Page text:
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Complete guide to the char.gy on-street charging network

UK firm char.gy offers councils two electric-car charging solutions for on-street charging, as well as two subscription packages for repeat users

lamp post charge point

While home wallboxes are a convenient charging option for those with access to off-street parking, what about those who don’t? Thankfully, UK company char.gy offers on-street charging solutions for those without their own driveway, meaning city-dwellers in particular can also make the switch to electric.

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There are currently two charg.gy electric-car charging solutions: one is a lamp-post charger that can be installed on any lamp-post on a residential street, while the other is a standalone bollard suitable for streets or car parks.

The company launched in 2016, and its network now includes almost 1,000 chargers located across the country – primarily in London and Coventry. The only caveat is that char.gy’s products aren’t really designed for private buyers: if you want one (or several) on your street, you’ll need to ask the council to install them for you.

char.gy lamp-post charger

char.gy lamp-post and bollard chargers

The char.gy lamp-post and bollard chargers are both compatible with Type 2 charging cables, and will deliver up to 7.7kW of power. At that rate, you could fully charge a MINI Electric in just over four hours, or a Tesla Model 3 Long Range in closer to 11 hours. 

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The company says its chargers are designed to blend into their surroundings, with a metal, weatherproof outer shell finished in ‘anti-graffiti’ paint to prevent vandalism. Charging cables are also locked when charging begins, ensuring that cables can’t be removed or tampered with while charging is in progress.

On-street charging

Paying for char.gy electric-car charging

Users can set up each charging session through a smartphone, with an ad-hoc, pay-as-you-go rate of 42p/kWh (as of 16 May 2022, up from 33p/kWh previously) for casual users. This means it would cost you around £27 to fully recharge a 64kWh Kia e-Niro. This is about 50% more expensive than a home wallbox charger, but char.gy claims it’s still at least 33% cheaper than running a petrol or diesel car.

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More frequent users may be interested in the subscription packages char.gy offers: the first (char.gy Casual) costs £49.99 a month and includes 140kWh of charging – dropping the price to the equivalent of 35.7p/kWh. The char.gy Professional option is £178.99 a month for 500kWh – again, the equivalent of 35.7p/kWh. Previously, char.gy offered users an unlimited plan for £68 per month, but this has now been axed.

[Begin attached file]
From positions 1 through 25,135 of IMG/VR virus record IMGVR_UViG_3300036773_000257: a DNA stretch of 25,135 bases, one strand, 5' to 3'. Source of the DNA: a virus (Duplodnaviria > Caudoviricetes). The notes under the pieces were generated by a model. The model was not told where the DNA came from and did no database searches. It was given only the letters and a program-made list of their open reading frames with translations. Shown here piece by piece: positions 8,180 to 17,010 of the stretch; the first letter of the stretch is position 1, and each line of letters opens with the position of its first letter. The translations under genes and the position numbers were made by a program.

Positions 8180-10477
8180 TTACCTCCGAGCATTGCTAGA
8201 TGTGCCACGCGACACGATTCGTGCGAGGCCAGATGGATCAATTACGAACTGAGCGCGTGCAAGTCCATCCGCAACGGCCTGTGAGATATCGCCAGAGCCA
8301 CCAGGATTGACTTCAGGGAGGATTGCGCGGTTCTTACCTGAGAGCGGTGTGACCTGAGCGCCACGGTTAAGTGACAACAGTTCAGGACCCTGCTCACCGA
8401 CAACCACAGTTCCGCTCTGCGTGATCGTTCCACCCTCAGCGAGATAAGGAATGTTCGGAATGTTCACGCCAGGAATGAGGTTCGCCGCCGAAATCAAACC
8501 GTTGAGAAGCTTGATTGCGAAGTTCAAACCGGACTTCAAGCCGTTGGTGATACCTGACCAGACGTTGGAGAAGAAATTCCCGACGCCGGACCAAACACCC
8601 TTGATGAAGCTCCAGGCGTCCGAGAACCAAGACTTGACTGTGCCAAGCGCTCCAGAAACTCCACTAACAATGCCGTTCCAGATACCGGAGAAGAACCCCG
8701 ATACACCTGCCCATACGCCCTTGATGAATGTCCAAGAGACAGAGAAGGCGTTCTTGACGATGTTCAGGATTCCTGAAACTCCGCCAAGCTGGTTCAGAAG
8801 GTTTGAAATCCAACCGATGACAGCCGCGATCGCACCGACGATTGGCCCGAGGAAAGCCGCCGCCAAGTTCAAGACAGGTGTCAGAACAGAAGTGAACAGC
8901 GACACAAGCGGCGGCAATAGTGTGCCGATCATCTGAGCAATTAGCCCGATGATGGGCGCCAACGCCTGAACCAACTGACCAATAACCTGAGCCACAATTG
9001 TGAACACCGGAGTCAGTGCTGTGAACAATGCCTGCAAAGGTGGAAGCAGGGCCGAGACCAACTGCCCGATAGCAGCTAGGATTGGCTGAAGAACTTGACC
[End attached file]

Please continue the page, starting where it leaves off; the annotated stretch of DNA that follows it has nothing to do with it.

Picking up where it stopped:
The char.gy network is part of the Zap-Pay pay-as-you-go service, which will allow users to locate and pay for charging sessions on one app once char.gy is integrated on the service.

On-street charging

The electricity provided comes from 100% renewable sources courtesy of Octopus Energy, which also supports the IONITY rapid-charging network in the UK. Both of char.gy’s products qualify for grants from OZEV's on-street residential charge point and workplace charging schemes, which see the Government fund up to 75% of a charger’s cost and installation – up to a limit of £350 per outlet/socket in the case of the workplace charging scheme.

Councils can find out how much a lamp-post or bollard charger will cost by getting in touch with char.gy. The company suggests various business models, including sponsorship and shared reward. It suggests that its chargers could generate revenue for councils, paying for themselves in the long term. All chargers can be monitored remotely to maximise uptime, with councils able to view usage statistics and other data besides.

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Welcome one and all, I’m Ellis the news reporter on Auto Express, the brand’s former online reviews editor and contributor to DrivingElectric. I’m proud to say I cut my teeth reporting and reviewing all things EV as the content editor on DrivingElectric. I joined the team while completing my master’s degree in automotive journalism at Coventry University and since then I’ve driven just about every electric car and hybrid I could get my hands on.

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